Renal Papillary Necrosis and Sickle Cell Disease

Blood shooting out of the urethra will catch people’s attention! While it may be due to a relatively benign issue, there are a number of considerations that immediately come to our minds: Renal Trauma, Abdominal Trauma, Renal Stones, UTI. While these should be considered in anyone with hematuria, some medical conditions introduce additional problems. Thanks to our fantastic PEM Fellow Dr. Mary Grady, I was reminded of this recently. Let us take a minute to review the interplay of a condition we commonly encounter and hematuria – Renal Papillary Necrosis and Sickle Cell Disease:

Gross Hematuria

  • Gross vs Microscopic
    • Gross hematuria, unlike microscopic, is more likely to be associated with an identifiable cause.
    • Gross hematuria considerations: 
    • Gross hematuria associated with edema/proteinuria and/or hypertension warrants concern for renal disease, like Post-Infectious Glomerulonephritis. [Davis, 2015]
  • Hematuria in children is less likely to be a Urologic issue than in adults. [Massengill, 2008]

Renal Papillary Necrosis

  • Renal Papillary Necrosis is not a pathologic entity… it is a descriptive term used for necrosis of the renal papillae (duh). [Jung, 2006]
  • Presentation:
    • Hematuria
    • Dysuria
    • Flank / Abdominal Pain (due to sloughing of papillae)
    • Acute Renal Failure (may need dialysis)
    • Overt Sepsis
  • Conditions that cause increase risk for ischemia can lead to RPN [Henderickx, 2017; Jung, 2006; Griffin, 1995]:
    • Pediatric cases are most often related to:
      • Sickle Cell Disease
      • Perinatal ischemia
      • Neonatal dehydration
      • Sepsis
    • A few other risk factors (most typically seen in adults):
      • Diabetes
      • Analgesic Abuse
      • Pyelonephritis
      • Urinary Tract Obstruction
      • Renal Vein Thrombosis
      • Systemic Vasculitis
    • Often these risk factors overlap. [Griffin, 1995]

Renal Papillary Necrosis & Sickle Cell Disease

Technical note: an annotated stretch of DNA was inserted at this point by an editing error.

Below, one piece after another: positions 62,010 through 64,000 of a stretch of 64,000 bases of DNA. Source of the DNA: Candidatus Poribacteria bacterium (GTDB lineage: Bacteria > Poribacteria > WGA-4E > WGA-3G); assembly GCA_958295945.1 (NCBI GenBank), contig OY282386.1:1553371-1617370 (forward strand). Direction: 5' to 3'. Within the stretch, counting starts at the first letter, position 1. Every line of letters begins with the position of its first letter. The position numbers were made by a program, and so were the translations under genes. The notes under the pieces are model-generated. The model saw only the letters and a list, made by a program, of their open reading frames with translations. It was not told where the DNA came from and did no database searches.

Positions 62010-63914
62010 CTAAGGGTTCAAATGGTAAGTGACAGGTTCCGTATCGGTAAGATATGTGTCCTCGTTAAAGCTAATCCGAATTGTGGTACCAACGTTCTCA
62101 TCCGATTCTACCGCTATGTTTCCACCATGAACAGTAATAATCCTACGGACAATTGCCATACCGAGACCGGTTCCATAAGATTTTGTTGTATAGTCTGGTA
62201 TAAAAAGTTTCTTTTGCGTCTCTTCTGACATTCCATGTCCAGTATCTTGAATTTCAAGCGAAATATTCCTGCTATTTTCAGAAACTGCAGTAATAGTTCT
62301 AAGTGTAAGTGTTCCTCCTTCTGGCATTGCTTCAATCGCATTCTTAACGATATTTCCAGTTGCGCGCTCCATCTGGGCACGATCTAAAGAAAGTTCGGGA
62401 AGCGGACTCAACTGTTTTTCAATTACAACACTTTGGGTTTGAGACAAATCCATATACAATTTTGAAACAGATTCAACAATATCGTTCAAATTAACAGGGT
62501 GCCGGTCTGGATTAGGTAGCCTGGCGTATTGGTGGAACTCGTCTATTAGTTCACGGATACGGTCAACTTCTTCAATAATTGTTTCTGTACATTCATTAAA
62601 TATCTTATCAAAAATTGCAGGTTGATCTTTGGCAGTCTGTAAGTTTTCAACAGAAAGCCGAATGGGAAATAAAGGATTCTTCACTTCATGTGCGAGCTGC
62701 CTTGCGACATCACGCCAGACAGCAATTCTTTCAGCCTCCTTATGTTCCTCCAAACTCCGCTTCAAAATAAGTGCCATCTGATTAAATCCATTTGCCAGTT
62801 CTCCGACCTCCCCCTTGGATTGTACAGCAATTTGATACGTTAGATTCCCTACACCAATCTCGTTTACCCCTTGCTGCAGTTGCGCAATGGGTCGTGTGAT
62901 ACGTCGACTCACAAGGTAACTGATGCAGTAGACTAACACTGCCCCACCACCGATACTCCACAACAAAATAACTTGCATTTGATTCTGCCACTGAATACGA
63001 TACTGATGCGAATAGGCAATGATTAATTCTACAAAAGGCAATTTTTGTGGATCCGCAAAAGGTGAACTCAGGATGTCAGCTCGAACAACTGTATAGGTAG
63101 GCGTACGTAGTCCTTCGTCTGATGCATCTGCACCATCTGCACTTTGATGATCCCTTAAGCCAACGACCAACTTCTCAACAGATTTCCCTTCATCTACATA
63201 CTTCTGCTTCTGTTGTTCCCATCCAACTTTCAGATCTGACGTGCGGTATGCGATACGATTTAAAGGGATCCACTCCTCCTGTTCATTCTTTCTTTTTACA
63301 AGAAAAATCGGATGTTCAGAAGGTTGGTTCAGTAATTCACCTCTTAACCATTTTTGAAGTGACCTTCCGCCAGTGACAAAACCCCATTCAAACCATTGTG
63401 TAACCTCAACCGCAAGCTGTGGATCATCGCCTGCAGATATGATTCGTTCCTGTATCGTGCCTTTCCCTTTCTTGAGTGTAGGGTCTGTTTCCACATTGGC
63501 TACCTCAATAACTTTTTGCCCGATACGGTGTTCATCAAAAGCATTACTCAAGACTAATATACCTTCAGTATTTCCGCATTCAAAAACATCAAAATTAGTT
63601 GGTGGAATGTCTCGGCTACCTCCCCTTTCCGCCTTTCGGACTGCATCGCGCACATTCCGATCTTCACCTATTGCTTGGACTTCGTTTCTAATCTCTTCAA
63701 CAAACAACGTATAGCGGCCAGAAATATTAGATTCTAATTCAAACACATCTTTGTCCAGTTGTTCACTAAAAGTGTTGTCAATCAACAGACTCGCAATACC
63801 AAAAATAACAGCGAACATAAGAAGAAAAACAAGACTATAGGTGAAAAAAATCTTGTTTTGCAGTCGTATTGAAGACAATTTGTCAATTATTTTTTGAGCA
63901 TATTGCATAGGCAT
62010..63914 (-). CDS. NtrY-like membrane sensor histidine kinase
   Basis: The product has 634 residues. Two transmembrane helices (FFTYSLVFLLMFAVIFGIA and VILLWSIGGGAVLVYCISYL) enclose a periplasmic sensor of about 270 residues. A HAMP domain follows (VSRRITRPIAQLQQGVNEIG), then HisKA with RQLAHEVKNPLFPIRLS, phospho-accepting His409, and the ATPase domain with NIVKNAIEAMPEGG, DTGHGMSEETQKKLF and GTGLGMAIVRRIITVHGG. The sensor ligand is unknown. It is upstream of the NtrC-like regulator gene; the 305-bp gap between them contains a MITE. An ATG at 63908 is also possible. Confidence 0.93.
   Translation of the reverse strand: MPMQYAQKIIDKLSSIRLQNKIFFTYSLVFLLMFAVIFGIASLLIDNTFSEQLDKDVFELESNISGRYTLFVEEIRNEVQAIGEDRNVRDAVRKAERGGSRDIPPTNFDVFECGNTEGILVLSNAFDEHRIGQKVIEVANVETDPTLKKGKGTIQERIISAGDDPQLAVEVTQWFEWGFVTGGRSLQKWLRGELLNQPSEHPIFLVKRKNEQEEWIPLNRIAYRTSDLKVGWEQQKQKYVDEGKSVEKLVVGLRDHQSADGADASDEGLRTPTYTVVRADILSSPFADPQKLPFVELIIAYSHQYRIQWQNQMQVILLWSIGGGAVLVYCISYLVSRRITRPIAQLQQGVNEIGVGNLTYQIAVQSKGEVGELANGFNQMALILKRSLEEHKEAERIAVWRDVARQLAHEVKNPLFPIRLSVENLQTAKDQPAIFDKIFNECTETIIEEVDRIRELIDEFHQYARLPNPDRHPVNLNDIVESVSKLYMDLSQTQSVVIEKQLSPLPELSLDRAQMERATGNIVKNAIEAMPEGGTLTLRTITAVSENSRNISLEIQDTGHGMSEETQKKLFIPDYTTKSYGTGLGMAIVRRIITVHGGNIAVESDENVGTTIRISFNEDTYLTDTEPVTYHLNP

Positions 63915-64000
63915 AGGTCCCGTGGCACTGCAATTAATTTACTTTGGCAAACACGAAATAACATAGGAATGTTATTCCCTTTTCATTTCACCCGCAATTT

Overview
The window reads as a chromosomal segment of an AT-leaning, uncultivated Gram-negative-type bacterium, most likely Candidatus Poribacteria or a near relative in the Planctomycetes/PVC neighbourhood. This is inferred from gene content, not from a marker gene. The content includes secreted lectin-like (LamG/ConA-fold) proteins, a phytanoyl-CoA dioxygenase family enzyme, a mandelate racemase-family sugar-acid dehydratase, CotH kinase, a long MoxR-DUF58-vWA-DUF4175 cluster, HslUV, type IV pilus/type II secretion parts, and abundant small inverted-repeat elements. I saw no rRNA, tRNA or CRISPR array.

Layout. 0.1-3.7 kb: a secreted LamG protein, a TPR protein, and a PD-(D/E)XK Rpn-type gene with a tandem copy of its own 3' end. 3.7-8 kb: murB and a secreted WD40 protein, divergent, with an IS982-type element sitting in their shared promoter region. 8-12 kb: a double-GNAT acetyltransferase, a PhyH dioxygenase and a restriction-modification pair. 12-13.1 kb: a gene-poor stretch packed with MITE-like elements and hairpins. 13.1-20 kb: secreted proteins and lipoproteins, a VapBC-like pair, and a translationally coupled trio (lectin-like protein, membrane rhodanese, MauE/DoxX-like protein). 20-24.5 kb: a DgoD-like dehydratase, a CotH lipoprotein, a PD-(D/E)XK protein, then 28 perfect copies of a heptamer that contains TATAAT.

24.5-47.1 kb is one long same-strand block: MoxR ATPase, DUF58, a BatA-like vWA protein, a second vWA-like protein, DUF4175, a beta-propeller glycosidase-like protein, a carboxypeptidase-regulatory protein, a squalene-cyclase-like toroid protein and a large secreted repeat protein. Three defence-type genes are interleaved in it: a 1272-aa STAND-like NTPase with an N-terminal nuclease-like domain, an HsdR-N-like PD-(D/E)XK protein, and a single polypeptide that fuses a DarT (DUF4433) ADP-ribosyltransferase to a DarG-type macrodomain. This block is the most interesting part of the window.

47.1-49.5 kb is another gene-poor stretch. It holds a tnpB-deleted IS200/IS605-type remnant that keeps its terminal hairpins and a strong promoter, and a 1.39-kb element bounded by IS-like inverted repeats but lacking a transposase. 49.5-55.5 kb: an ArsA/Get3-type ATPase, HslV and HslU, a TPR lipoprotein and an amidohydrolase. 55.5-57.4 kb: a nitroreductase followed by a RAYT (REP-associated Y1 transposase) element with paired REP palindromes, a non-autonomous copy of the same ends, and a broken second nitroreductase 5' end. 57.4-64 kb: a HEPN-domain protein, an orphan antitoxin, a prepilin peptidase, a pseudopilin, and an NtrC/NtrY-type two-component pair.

• Sickle Cell Disease (SSD) is particularly harsh on the kidneys: Sickled RBCs in small blood vessels lead to vascular stasis and tissue ischemia. [Henderickx, 2017]
  • Kidney physiology and anatomy exacerbates sickling of RBCs: [Henderickx, 2017]
    • Low oxygen levels and HYPERosmolarity of the renal medulla exacerbate the sickling of RBCs.
    • The vasa recta carry blood through the medullary tissue, but at a very low flow rateprolonging exposure of RBCs to hypertonic environment.
    • The renal medulla and papillae are very vulnerable to ischemia.

Renal Papillary Necrosis: Evaluation

  • RPN should not be at the top of the Ddx, and only attributed after other concerns have been eliminated. [Henderickx, 2017]
  • For Hematuria presenting in patient with Sickle Cell Disease: [Henderickx, 2017]
    • Check Urine Culture and Urinalysis
    • Check Renal Function (BUN/Cr) and Electrolytes
    • Complement C3, CRP, and Spot Urine Ca/Cr ratio are also helpful.
    • Consider imaging:
      • Renal U/S can be helpful to look for stones and/or hydronephrosis.
      • CT with IV contrast during excretion phase help to define features of RPN. [Sutariya, 2016; Jung, 2006]
      • MRI has also been used to Diagnose RPN.
  • Management of RPN with Sickle Cell Disease: [Henderickx, 2017]
    • Hydration – improve renal perfusion
    • Blood transfusions to improve ratio of Adult Hgb (but consult hematologist first)
    • Broad spectrum antibiotics
    • Correction of electrolyte derangements
    • Urine Alkalinization – may not be started initially, but usually a part of the management
    • Massive hemorrhage may require nephrectomy.

Moral of the Morsel

  • Sickle Cell Disease is a terrible condition! Sickled RBCs and fragile, tiny blood vessels don’t go well.
  • Sickled RBCs and the Kidney medulla don’t get a long! The physiology and anatomy conspire to lead to local ischemia!
  • The “typical stuff” first… then Renal Papillary Necrosis. While RPN needs to be on the DDX, focus on eliminating the other potential causes first.


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Davis TK1, Hmiel P2. Pediatric Hematuria Remains a Clinical Dilemma. Clin Pediatr (Phila). 2015 Aug;54(9):817-30. PMID: 25253774. [PubMed] [Read by QxMD]
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de Santis Feltran L1, de Abreu Carvalhaes JT, Sesso R. Renal complications of sickle cell disease: managing for optimal outcomes. Paediatr Drugs. 2002;4(1):29-36. PMID: 11817984. [PubMed] [Read by QxMD]
Griffin MD1, Bergstralhn EJ, Larson TS. Renal papillary necrosis–a sixteen-year clinical experience. J Am Soc Nephrol. 1995 Aug;6(2):248-56. PMID: 7579092. [PubMed] [Read by QxMD]
Sean M. Fox
Sean M. Fox

I enjoy taking care of patients and I finding it endlessly rewarding to help train others to do the same. I trained at the Combined Emergency Medicine and Pediatrics residency program at University of Maryland, where I had the tremendous fortune of learning from world renowned educators and clinicians. Now I have the unbelievable honor of working with an unbelievably gifted group of practitioners at Carolinas Medical Center. I strive every day to inspire my residents as much as they inspire me.

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